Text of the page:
Rick Wise

I know that — turning to your revenue per count, Jim, you and Philip both very clear that this is going to be a — this is more rounded and is seasonal, but how do we think about this number going forward? It’s going to stay in a relatively narrow or plus or minus [technical difficulty] until the PhotonBlade launches or until we get past the math that drove the change in growth outlook guidance. And again, help us think about how do you want us to frame our expectations about that particular number? Thank you.

Jim Mackaness

So as you mentioned again and perhaps to reset the things a little bit, our revenue growth is driven through three primary contributors. So obviously the number of active accounts which continues to move up in the first quarter, we’re very pleased to see that. The average revenue per active accounts is what you’re touching on there, I think the [indiscernible] managed to point as Phil mentioned in the prepared remarks, was we were very pleased to see the continued growth in the single use components. Because obviously that to us is a leading indicator of continued penetration in procedure volumes. So that’s [technical difficulty] and then to your point, one other way to a drive that combination of new accounts and going deeper will be adding on the new approach on PhotonBlade. So we see it as an ability to get to where we need to go, the 42 to 44 with a combination of three drivers. So we think it’s going to basically continue to nudge up, to better drive that revenue profile.

Rick Wise

And may be just last for me, with the breast surgeon meeting coming up, I guess it starts tomorrow the next day, and just may be if you’ll talk to your expectations there. I mean you’re launching the PhotonBlade, talk about the launch, talk about the — what will have defined success for you coming out of that meeting in terms of, is it to generate orders, is it training, just help us understand that.

Philip Sawyer

So we are actually here now preparing for what will be — we feel quite active, but hopefully successful conference. We have a series of events here from clinical advisory board meeting tonight to events tomorrow and then we have a series of speakers that at our booth and actually a symposium Friday night, where we are expecting to get well over a 100 breast surgeons there to be trained by some of our faculty in Hidden Scar surgery.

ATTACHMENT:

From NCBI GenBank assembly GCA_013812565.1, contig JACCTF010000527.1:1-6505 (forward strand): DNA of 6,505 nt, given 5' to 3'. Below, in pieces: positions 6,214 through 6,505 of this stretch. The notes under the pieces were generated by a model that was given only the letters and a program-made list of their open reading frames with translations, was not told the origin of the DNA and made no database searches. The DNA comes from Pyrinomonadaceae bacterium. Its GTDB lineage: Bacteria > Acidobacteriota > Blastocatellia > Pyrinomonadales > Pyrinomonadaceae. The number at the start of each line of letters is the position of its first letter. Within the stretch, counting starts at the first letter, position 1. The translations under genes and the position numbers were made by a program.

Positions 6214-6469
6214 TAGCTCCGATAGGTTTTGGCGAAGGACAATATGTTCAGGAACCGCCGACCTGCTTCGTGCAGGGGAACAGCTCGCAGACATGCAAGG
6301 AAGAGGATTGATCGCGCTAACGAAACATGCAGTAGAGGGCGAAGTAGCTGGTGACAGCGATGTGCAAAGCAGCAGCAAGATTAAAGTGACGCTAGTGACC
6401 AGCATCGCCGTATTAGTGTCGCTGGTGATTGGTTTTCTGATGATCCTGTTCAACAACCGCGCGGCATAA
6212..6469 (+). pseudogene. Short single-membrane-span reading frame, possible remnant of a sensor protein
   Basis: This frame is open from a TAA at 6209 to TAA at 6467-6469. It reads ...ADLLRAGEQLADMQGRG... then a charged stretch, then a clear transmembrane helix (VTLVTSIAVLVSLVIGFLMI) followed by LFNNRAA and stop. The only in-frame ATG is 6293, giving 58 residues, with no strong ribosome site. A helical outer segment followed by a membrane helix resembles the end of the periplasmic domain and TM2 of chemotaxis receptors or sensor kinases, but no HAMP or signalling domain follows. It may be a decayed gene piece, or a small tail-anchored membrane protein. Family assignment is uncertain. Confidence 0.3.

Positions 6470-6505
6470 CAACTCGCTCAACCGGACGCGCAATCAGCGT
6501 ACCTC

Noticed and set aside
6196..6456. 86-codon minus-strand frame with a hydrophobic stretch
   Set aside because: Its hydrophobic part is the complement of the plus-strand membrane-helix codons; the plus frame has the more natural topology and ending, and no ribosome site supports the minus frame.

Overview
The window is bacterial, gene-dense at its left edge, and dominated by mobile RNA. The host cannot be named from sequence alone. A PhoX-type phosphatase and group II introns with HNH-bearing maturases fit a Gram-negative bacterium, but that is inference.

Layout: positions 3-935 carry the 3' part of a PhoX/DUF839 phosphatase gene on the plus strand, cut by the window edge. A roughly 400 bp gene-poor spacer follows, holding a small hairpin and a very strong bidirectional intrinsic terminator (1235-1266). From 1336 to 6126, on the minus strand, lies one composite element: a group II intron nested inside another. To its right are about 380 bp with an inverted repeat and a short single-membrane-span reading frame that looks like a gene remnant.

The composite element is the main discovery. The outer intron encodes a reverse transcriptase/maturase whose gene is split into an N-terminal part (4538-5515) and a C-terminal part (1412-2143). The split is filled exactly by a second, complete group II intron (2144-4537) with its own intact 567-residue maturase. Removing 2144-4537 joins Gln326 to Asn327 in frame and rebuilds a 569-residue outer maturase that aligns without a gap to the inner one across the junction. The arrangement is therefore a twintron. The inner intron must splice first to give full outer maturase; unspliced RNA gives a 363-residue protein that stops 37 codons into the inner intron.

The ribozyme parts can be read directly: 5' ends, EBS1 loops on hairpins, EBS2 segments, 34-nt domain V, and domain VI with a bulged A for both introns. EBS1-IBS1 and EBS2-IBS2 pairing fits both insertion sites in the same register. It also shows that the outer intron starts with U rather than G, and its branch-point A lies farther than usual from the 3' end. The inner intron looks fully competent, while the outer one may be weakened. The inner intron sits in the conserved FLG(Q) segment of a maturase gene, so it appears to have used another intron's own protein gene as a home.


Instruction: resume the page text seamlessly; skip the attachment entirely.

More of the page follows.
It’s quite an interesting conference for us because we are very sensual to it and I think this year we will be — we are expecting more than ever central to it, because not only are we starting with the a leadership position, we were really the leaders to bring advanced elimination products to breath cancer surgery, but also Hidden Scar training program, our numbers of institutions and surgeons have continued to grow in terms of the interest in Hidden Scar.

So with the introduction of PhotonBlade we are already seeing a lot of interest. Its early in the product cycle and commercialization, but we have seen in many occasions very quick conversations of very prestigious accounts, again it early but it’s been very heartening for us and it makes us feel that at this show we are going to continue to get a very, very high level of enthusiasm and demand for this product rolling into full commercialization midyear. And so we feel that conference overall will just continue on the steady focus and demands we have had at prior conferences all be at a higher pitch due to the introduction of PhotonBlade and then PhotonView will further enhance how we are really remaining the innovator in this space.

Operator

Thank you. Our next question comes from Charles Haff from Craig-Hallum. Your line is open.

Charles Haff

Couple of questions here, in terms of Zimmer revenues this quarter what were those, Jim?

Jim Mackaness

549,000 for the quarter.

Charles Haff

And then how many hospitals are currently using PhotonBlade right now in the soft commercial launch phase?

Philip Sawyer

About 20 surgeons are currently using it but we have a very limited control of release at this point which is focused much more frankly about learning and optimization and then it has been about signing up additional surgeons and also we have been somewhat constrain right now. We have been setting up broad global supply chain to ultimately be able to accommodate considerable volume on this product and that takes the series of months to set up. And so that is just about set up in at which point we’ll be relative to launch, but we have been constrain today. So we have been much more — and any way in terms of discipline we have been much more interested in optimizing our commercial approach.

Charles Haff

And then in terms of Hidden Scar certified surgeons I think you had 146 last quarter, do you have an update for us on that for this quarter?

Jim Mackaness

198 certified surgeons. And as you want a take on excellence, actually there is a lot of good activity going on with sales market because that number jumped up to 61.

Charles Haff

And then I think you mentioned before your hoping to get in 2017, 200 to 270 new accounts, is that still on track as you go for this year?

Jim Mackaness